New Zealand's Coat of Arms
The New Zealand Coat of Arms represents the sovereign nature of New Zealand and the Government’s authority. It is for government use only and is found on a range of documents and papers of national significance, from Acts of Parliament to passports.
What the Coat of Arms looks like
The supporters on either side of the shield are a Māori Chieftain holding a taiaha (a Māori war weapon) and a European woman holding the New Zealand Ensign. St Edward's Crown, shown above the shield, was used in the Coronation ceremony of Her Majesty Queen Elizabeth II. The crown symbolises Her Majesty as Queen of New Zealand under the New Zealand Royal Titles Act 1953.
The first recorded move to establish a Coat of Arms for New Zealand was a design competition in 1906. The competition was readvertised in 1908 and 75 designs featuring everything from kiwis, sheep, cows, moas and lions to stars, ships, British soldiers, Māori warriors and Union Jacks were received. Three entries were sent to England for judging. The winning entry was by James McDonald, a draughtsman in the Department of Tourist and Health Resorts.
An image of the first New Zealand Coat of Arms is available on the NZHistory.net website.
By the mid 1940s at least 20 versions of New Zealand's coat of arms were in use. As a result a committee was set up to redraw and standardise the Arms and The Queen approved a revised version in 1956. These Arms are still in use today.
Making your own Heraldy - Shield Designs
Coats of Arms date to the early Middle Ages. In the early twelfth century, helmets and other armour began making it difficult to tell armed warriors apart. The solution was for each knight or soldier to paint something personal on their shield. These designs were important in battle, but they also functioned like team uniforms when knights met in tournaments. Over time, shield emblem designs became enduring symbols of their owners, and of their owners' families.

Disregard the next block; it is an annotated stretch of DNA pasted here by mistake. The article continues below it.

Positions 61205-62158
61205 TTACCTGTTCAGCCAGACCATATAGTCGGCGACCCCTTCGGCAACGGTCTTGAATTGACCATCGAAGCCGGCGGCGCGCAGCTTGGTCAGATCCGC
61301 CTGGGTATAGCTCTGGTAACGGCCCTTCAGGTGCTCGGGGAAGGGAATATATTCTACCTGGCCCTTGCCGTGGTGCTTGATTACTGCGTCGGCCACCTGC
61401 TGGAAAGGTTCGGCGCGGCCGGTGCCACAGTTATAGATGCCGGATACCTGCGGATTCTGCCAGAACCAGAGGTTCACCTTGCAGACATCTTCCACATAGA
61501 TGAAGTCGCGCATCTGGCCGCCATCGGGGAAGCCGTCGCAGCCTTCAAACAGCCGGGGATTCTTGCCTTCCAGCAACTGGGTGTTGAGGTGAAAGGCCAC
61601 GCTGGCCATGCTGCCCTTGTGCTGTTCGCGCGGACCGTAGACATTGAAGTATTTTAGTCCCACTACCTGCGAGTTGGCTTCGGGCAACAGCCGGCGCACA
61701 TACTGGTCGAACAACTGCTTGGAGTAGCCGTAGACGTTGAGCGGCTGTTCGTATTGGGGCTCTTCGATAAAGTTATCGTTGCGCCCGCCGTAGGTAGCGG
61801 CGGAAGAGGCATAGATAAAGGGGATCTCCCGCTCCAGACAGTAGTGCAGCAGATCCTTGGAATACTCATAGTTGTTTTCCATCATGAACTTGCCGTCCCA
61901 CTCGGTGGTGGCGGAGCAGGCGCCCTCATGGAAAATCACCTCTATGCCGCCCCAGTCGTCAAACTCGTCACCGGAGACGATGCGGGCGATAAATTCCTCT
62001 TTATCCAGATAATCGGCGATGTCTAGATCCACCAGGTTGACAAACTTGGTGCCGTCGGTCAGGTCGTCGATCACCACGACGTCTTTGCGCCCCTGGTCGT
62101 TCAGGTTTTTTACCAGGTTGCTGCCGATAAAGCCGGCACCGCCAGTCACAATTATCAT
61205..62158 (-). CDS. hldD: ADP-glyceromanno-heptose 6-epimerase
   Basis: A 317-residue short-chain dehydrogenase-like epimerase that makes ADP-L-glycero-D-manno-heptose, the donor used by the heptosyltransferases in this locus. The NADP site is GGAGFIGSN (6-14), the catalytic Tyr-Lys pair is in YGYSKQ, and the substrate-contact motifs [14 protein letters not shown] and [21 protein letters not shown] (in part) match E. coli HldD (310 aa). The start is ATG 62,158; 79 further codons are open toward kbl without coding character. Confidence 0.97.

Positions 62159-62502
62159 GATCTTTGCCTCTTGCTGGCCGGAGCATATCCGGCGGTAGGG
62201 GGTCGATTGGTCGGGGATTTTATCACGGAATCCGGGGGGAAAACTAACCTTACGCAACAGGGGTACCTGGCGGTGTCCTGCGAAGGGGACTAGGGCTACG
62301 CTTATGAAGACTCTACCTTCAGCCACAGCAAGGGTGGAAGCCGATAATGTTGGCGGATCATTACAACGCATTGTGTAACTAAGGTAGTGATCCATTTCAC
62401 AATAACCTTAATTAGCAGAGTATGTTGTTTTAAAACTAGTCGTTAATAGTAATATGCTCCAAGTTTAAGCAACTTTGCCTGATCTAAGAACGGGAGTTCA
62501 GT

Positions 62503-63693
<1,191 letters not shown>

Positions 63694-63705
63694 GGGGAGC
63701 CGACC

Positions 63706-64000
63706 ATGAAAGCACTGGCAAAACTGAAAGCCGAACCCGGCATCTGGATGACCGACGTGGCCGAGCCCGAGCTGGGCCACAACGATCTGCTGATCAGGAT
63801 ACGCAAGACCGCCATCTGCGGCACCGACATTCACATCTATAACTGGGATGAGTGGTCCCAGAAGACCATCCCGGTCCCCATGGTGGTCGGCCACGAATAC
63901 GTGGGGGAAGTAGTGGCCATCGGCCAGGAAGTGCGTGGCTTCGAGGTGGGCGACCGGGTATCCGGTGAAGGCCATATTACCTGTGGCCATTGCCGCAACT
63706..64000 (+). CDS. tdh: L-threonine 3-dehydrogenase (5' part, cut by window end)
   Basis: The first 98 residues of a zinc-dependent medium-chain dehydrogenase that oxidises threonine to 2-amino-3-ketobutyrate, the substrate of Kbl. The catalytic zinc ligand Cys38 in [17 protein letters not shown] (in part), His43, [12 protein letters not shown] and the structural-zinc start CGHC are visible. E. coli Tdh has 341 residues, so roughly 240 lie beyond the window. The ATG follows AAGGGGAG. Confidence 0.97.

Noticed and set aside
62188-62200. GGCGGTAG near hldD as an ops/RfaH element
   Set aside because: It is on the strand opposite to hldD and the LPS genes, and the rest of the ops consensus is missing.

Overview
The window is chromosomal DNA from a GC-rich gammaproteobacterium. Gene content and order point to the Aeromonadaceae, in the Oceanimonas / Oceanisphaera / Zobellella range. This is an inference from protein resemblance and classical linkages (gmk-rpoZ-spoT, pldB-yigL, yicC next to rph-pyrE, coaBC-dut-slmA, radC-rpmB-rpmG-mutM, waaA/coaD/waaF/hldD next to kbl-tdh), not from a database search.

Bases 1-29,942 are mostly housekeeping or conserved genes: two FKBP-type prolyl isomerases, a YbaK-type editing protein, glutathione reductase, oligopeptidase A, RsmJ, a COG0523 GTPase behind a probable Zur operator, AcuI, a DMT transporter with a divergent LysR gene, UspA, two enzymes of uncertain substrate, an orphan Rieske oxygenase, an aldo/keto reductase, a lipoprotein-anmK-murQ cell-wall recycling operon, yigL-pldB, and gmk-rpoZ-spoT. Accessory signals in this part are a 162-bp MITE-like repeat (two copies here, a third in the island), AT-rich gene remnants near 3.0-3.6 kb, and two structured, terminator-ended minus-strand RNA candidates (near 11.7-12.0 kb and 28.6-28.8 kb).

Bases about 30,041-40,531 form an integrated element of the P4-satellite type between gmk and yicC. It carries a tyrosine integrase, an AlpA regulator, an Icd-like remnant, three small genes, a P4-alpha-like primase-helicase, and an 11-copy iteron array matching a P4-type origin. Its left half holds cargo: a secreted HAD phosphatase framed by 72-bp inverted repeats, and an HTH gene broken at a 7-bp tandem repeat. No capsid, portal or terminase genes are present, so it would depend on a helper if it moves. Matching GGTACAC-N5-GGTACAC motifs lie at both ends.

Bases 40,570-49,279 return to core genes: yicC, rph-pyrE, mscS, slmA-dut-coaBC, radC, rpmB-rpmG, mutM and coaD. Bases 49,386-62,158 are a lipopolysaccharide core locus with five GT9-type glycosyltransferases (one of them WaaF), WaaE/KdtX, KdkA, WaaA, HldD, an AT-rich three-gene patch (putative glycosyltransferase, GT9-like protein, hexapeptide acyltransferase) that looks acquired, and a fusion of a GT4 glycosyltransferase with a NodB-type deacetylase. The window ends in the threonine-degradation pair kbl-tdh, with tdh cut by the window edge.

After a while, the designs weren't just used on shields. They were applied on tunics, saddle blankets, banners and tapestries. They were duplicated in sculpture and architectural features. They were used in signs and advertisements. They were carved into coins, jewelery (e.g. signet rings) and the personalised stamps for sealing letters.
Soon, Coats of Arms weren't just for soldiers! In an era when few people could read or write, coats of arms made it easier for people to recognise each other's marks.
Observe the traditional design elements. What do you think they symbolised for the people who chose to wear them?
Coat of Arms: An Introduction
Watch the following clip to find out more about designing a coat of arms for your community
(Room 9 - Team Te Aroha)
Yellow or Gold - Generosity
White or Silver - Peace & Sincerity
Black - Constancy (& sometimes Grief)
Blue - Loyalty & Truthfulness
Red - Military Fortitude & Magnanimity
Green - Hope, Joy & sometimes Loyalty
Purple - Royal Majesty, Sovereignty & Justice
Axe - Dutiful
Bridge - (signifies a governor or magistrate)
Crescent - Enlightenment
Crosses - Christian sentiments
Crown - Authority
Fire - Zeal
Flaming Heart - Passion
Fleur-de-lys (stylized Iris flower) - Purity (associated with France)
Hand - Faith, Sincerity & Justice
Heart - Sincerity
Horns & Antlers - Fortitude
Lightning - Decisiveness
Moon - Serenity
Oyster Shell - Traveler
Ring - Fidelity
Scepter - Justice
Star - Nobility
Sun - Glory
Sword - Warlike
Tower or Castle - Fortitude & Protectiveness
Bear - Protectiveness
Bee - Industriousness
Camel - Perseverance
Dog - Loyalty
Double Eagle & Eagle - Leadership & Decisiveness
Dragon - Defender of Treasure
Falcon or Hawk - Eagerness
Fox - Cleverness
Griffin (part eagle, part lion) - Bravery
Horse - Readiness to Serve
Lion - Courage
Pelican - Generosity & Devotion
Raven - Constancy
Snake - Ambition
Stag, Elk or Deer - Peace & Harmony
Tiger - Fierceness & Valor
Unicorn - Extreme courage
Wolf - Constant Vigilance
Common Design Features (heraldic terminology):
Bend - a diagonal stipe
Chevron - an upside-down "V"
Chief - broad stripe across top of shield
Dexter - the righthand side of the shield (from its user's perspective)
Ermine - a white fur pattern (with black tail tips)
Fess - broad horizontal stripe through center
Pale - broad vertical stripe through center
Passant - an animal shown walking
Rampant - an animal standing on hind legs
Sinister - the lefthand side of the shield (from its user's perspective)